What to look for in an ETF

Personal Finance & Money Asked by Rhonda on November 26, 2020

I wish to invest in an ETF.

Sure, I can see what companies it comprise of.

Sure, I can open brokerage account in my bank, etc.

How do I know the ETF I purchase is legitimate? What if the ETF is fooling the public (perhaps listed on NASDAQ) and will take the investor’s money and run?

I am trying to teach myself these things, and unfortunately many people see me as easy to fool, so I wish to arm myself with knowledge.

For instance, I cannot even find dividend amount an ETF pays (spent the last 30 minutes searching this). For instance NASDAQ says QQQ pays cash dividends and on 12/16/16 it paid 0.35494. Is this a percentage or what? Very unclear.

3 Answers

If you are absolutely dead set on investing in an ETF and nothing else will be satisfactory to you, then go ahead and invest in an ETF following the advice of whichever broker you trust to give you good advice regarding this matter as to which of the many different ETFs you should invest in. You will, of course, have to pay for such advice, directly as cash in the form of transaction fees for purchasing shares of the ETF (and later for selling the shares), and indirectly in the form of the annual fee that brokerages charge each client. (Many brokerages do waive transaction fees for buying and selling ETFs that they themselves sponsor, but not for ETFs sponsored by others) In contrast, advice given on money.SE is free, but it can be worth exactly what you pay for it, and in many cases can even be harmful to your financial health. In my opinion, for a beginning investor with small amounts of money to start with, the advice to invest in ETFs falls in this last category.

My personal advice to beginning investors whose ears have been filled by back-fence talk and cocktail-party chatter and calls from financial advisors about brokerages and the advantages of investing in ETFs and how investing in ETFs is the best thing to do is contrarian:


It is far far better for the beginning investor starting out with small amounts of money to invest in a low-cost non-exchange-traded mutual fund such as one that tracks the S&P 500 Index or the Total Market Index or a MidCap Index or a Small-Cap Index etc instead of the corresponding ETF. Shares of such mutual funds can be bought and sold directly on the mutual fund's website without going through a brokerage. Also, one can buy fractional shares of mutual funds (down to a thousandth of a share) whereas only integer numbers of ETF shares can be bought and sold. Thus, all one's money can be fully invested in a mutual fund instead of some being held for a future purchase because it is not enough to buy one full share of an ETF. Similarly, when the mutual fund makes a distribution, it can be fully reinvested in additional shares of the fund (one doesn't have to reinvest, but it is an available choice), whereas a distribution from an ETF is a cash payment that might not be fully reinvestable in the ETF because the amount cannot buy an integer number of shares. True, the minimum investment to begin investing in an ETF is one share and so the minimum investment in an ETF is usually much smaller than the minimum investment in a mutual fund (typically, in thousands of dollars); and ETF shares can be bought and sold at any time the markets are open, but these are minor issues compared to extra brokerage fees for buying and selling "odd lots" of shares: brokerages like to trade in "round lots" of 100 shares (or multiples of 100 shares) and charge more if you want to buy or sell 37 shares, say. Also, for a beginner, making an investment and holding it for a long time is far better than chasing performance and buying and selling ETF shares at 11:30 a.m. just because one can, instead of waiting for the trade to be executed that evening when the markets have closed and the mutual fund has figured out its price.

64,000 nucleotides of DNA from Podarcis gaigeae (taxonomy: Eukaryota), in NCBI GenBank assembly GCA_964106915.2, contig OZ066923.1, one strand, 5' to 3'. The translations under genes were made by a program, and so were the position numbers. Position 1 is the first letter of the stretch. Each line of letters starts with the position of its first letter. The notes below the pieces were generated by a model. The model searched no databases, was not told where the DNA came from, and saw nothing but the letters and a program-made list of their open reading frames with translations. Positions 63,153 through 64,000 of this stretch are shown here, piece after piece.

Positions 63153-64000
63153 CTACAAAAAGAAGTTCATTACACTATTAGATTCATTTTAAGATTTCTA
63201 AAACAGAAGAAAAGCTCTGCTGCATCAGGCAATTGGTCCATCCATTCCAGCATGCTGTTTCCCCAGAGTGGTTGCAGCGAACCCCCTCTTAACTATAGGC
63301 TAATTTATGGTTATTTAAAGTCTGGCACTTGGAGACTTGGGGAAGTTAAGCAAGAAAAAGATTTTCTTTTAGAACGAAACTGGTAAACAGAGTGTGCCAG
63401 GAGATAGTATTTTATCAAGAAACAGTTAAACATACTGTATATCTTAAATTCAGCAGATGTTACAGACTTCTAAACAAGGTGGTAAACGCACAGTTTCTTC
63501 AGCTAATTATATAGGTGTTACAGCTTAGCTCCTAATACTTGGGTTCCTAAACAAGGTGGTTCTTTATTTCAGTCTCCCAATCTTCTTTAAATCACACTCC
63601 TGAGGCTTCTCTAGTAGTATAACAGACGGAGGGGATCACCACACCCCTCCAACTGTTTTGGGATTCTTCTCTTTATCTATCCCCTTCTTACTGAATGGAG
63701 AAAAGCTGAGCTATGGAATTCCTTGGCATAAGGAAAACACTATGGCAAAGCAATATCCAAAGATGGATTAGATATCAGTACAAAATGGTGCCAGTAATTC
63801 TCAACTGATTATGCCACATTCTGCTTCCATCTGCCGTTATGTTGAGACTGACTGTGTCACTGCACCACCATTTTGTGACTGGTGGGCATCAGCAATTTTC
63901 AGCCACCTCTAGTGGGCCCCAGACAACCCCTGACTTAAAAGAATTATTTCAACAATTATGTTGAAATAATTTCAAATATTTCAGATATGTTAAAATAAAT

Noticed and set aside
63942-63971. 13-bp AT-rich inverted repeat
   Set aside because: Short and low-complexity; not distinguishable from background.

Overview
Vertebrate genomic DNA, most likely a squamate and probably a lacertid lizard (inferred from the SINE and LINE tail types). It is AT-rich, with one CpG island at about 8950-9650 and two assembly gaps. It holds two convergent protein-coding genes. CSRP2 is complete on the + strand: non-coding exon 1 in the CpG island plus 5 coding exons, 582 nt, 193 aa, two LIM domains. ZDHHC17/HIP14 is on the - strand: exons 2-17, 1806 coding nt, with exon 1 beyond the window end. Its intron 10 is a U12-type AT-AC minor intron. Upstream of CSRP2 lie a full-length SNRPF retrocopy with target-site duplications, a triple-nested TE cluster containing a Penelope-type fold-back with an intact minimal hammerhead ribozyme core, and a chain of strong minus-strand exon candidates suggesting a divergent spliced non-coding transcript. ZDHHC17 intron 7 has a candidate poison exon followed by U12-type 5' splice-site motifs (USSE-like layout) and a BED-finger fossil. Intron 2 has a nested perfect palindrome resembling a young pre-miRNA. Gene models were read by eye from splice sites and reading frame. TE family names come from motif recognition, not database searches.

Correct answer by Dilip Sarwate on November 26, 2020

I agree pretty much with Dilip's comments. You don't mention it, but I assume you wish to do this in a taxable account rather than in an IRA?

I would recommend you do this on-line or via 1-800 with Vanguard. Now, I have absolutely NO connection to Vanguard (I use another brokerage), but Vanguard is the place for newbies. Lots of choice, lots of on-line consumer help, absolutely NO commission people (Vanguard is a non-profit where everyone is on salary and was founded by John Bogle who is a rabid consumer advocate) and razor thin expenses on their funds. There are certain starting minimums, but you'll find this just about anywhere today.

Take your time. Learn the basics. Make regular contributions. Learn more. Pretty soon you'll be fully in charge and confident of your investing ability. Just remember and never ever, ever, ever forget. Neither you, nor me nor anyone else is smarter than the market. Nice run-ups happen, but this has NOTHING to do with your fund picking ability....and sharp declines or corrects will also happen and again, this has NOTHING to do with you. These things just happen. Stay the course and NEVER do anything based on emotion.

Best wishes

Answered by BruceM on November 26, 2020

Several questions here, you primarily will have to be familiar with the regulatory structure that deters ETF non-compliance and also the various insurance schemes for reimbursal in the event of non-compliance.

Answered by CQM on November 26, 2020

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